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ABSTRACT: Tintinnids (Ciliophora: Spirotricha: Tintinnina) are occasionally the dominant ciliates in the marine plankton. The tintinnid loricae are minute artworks fascinating scientists for more than 230 years, but their chemical composition remained unclear, viz., chitinous or proteinaceous substances were discussed. Since sedimenting loricae contribute to the flux of elements and organic compounds in the oceans, knowledge about their nature is necessary in assessing their ecological role. Previous techniques and new methods, e.g. enzymatic digestion and high-resolution transmission electron microscopy, are applied in the present study. A chitinous nature of the loricae is rejected by the Van-Wisselingh test and failure of chitinase digestion. Only proteins might show a resistance against strong hot bases (KOH at 160°C for ~ 40 min. in tintinnid loricae) similar to that of chitin. Actually, the presence of nitrogen in the EDX analyses and the digestion of at least some loricae by proteinase K strongly indicate a proteinaceous nature. Furthermore, the crystal lattice revealed by high-resolution TEM in Eutintinnus loricae is similar to the proteinaceous surface layer (S-layer) of archaea, and the striation recognizable in transverse sections of Eutintinnus loricae has a periodicity resembling that of the crystalline proteins in the extruded trichocysts of Paramecium and Frontonia. The proteolytic resistance of some loricae does not reject the idea of a proteinaceous nature, as proteins in S-layers of some archaea and in most naturally occurring prions show comparable reactions. The data from the present study and the literature indicate proteins in the loricae of thirteen genera. Differences in the proteolytic resistance and staining properties between genera and congeners are probably due to deviations in the protein composition and the additional substances, e.g. lipids, carbohydrates. At the present state of knowledge, correlations between lorica structure, wall texture, ultrastructure of the lorica forming granules, and the histochemical and enzymatic findings are not evident. Therefore, further studies are required to estimate the taxonomic significance of these features and the ecological role of sedimenting loricae.Acta protozoologica 06/2012; 51(1):1-19. · 0.98 Impact Factor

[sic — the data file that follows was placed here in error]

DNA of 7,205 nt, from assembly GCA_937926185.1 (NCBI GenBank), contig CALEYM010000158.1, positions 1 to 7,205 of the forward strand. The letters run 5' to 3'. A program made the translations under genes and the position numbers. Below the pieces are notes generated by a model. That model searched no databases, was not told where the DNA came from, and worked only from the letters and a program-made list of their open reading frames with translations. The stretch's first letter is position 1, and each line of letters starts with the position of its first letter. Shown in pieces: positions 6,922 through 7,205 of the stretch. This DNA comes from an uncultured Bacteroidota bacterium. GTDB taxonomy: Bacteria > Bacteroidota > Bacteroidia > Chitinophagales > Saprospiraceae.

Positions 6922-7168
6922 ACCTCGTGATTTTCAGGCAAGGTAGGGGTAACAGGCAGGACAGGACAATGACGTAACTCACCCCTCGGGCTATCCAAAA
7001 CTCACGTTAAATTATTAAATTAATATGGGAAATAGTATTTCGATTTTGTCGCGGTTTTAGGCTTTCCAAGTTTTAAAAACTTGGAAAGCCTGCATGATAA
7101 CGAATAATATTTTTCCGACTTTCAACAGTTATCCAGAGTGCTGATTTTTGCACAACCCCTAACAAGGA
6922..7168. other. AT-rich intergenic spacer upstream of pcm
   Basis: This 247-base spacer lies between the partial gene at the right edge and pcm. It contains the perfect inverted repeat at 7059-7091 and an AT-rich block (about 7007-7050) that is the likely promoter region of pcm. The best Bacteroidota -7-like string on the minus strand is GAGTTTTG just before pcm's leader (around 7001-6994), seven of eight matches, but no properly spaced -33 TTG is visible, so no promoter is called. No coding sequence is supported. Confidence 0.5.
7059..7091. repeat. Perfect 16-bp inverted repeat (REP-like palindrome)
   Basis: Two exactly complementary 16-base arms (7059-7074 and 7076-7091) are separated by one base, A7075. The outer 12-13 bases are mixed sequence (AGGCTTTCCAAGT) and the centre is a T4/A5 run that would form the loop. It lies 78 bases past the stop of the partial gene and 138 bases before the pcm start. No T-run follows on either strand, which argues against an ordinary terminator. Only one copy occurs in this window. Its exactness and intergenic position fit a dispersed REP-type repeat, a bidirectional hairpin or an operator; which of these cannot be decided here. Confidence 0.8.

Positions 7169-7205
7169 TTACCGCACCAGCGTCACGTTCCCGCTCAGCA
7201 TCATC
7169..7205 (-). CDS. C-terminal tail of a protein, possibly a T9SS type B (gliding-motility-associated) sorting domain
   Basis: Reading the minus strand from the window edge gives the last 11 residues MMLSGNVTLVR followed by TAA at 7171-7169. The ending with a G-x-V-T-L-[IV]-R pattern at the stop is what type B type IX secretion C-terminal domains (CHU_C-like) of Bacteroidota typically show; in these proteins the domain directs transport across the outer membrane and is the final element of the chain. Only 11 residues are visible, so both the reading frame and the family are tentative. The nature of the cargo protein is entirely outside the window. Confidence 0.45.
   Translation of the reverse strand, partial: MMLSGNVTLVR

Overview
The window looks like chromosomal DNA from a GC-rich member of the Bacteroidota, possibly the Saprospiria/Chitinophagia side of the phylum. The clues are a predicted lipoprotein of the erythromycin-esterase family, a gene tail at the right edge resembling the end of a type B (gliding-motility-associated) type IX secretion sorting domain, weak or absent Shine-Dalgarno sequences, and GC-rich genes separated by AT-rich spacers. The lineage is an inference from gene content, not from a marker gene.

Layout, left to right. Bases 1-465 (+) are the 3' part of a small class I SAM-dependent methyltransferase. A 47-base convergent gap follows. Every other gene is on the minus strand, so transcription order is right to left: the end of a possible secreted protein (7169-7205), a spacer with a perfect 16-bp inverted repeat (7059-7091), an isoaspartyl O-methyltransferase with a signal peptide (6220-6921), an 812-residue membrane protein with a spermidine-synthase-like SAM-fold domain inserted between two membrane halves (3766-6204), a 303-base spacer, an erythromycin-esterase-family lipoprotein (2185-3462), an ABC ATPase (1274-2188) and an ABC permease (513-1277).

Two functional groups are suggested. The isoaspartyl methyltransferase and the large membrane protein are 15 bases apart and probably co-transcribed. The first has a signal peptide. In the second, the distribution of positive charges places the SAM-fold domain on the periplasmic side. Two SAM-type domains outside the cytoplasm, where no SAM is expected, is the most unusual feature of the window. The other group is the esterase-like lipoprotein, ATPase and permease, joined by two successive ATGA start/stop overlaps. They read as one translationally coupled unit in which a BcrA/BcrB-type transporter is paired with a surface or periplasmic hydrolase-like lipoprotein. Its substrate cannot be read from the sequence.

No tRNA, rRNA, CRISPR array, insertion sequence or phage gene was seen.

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ABSTRACT: Many methods have been proposed for collecting and fixing parasites, but most were written before the molecular age, and were intended to be practised by experienced parasitologists in well-equipped laboratories. We describe here a very simple method, illustrated by photographs, for collecting helminths from the digestive tract of vertebrates. It only requires a few plastic vials, some ethanol and a means to heat water. Basically, the method consists of: (a) the extraction of all organs from the abdominal cavity; (b) opening the digestive system longitudinally; (c) agitate gut and contents in a saline solution (i.e. ca. 9% NaCl or 1/4 sea water in tap water); (d) decant in saline as many times as needed to clean contents; (e) immediately fix parasites in near-boiling saline; (f) discard saline and keep specimens in 95% ethanol. Additional information is given for collecting parasites from fish gills with a similar process. The method will collect most helminths (digeneans, larval cestodes, nematodes, acanthocephalans) from the digestive tract, and monogeneans and isopod and copepod crustaceans from fish gills. The specimens will be suitable for both morphological study and DNA sequencing. The method is simple, fast, inexpensive and can be used by untrained personnel, even in the field without electricity and without a binocular microscope. It can also be used by trained parasitologists who need to expedite treatment of abundant samples.Parasitology Research 02/2012; 111(1):341-51. · 2.85 Impact Factor